19 Aug

Out of Memory?

It’s a common practice not to check what malloc() or new returns, since in an ideal world you will never run out of memory and so allocating memory will never fail. With a reasonably sized page file that is mostly true. When using a page file, this wouldn’t be a problem since if there is free space on the drive the page file is located, virtual memory space can be temporarily enlarged (and a message pops up mentioning that) and the application that tried to allocate memory got what it asked.

However, since I upgraded to the maximum amount of memory Windows XP supports, and switched memory paging completely off, I’ve noticed some programs will silently fail when the system runs out of memory. And this isn’t that uncommon since I develop software and the crap programmer I am, silly mistakes are and always will be made that cause huge memory usage (and there’s also the rest of the software running on the computer). I have noticed at least Firefox simply disappears, while some software die with an error message.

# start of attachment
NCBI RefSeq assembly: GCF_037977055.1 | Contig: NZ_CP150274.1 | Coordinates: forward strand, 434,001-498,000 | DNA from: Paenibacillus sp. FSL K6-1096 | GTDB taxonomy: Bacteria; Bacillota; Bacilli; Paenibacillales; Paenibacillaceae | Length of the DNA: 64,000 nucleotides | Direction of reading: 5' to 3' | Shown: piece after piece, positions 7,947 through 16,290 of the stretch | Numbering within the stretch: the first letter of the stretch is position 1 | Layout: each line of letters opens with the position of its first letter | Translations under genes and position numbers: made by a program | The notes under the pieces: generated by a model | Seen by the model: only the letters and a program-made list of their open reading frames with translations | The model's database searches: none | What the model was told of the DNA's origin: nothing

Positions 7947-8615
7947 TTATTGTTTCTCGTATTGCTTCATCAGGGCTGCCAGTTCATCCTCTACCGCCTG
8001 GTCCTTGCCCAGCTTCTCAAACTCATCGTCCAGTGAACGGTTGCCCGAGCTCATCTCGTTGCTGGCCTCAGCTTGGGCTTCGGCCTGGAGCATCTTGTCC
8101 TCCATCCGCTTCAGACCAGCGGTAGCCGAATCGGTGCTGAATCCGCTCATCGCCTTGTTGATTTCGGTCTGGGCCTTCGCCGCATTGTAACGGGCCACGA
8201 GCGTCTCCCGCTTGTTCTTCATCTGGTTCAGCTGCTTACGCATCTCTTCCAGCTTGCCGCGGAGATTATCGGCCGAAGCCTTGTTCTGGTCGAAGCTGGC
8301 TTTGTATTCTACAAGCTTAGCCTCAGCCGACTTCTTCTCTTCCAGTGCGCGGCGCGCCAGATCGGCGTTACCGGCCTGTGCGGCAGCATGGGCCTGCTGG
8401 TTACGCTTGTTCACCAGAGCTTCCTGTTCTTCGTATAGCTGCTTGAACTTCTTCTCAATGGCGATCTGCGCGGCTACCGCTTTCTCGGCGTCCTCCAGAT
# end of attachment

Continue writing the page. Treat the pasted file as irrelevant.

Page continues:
For a game this wouldn’t be an issue (or a web browser even) but there are tons of programs downloading stuff or just hanging there that you’ll never notice missing. But it’s annoying to notice everything isn’t as you left it.

So, in case you haven’t thought of allocation failing, you probably should do something about it. When there’s no free memory left, even a malloc(sizeof(char)) will invariably fail. A lazy way out would be wrapping the allocation with something that checks if the allocation succeeded and if not, displaying a message box will halt the program until the user does something (kills the offending app reserving all that memory or frees some disk space for the page file) and then clicks “Retry” and then the wrapper simply tries to allocate again. In C++, the new operator can be overloaded.

Just my 2 cents (Euro).

Example code

C

void * my_alloc(size_t bytes)
{
  if (NULL == (ptr = malloc(bytes)))
  {
    // malloc failed, do something about it!
  }
  return ptr;
}

C++

This uses the function from above C code.

void * operator new(size_t bytes)
{
  return my_malloc(bytes);
}
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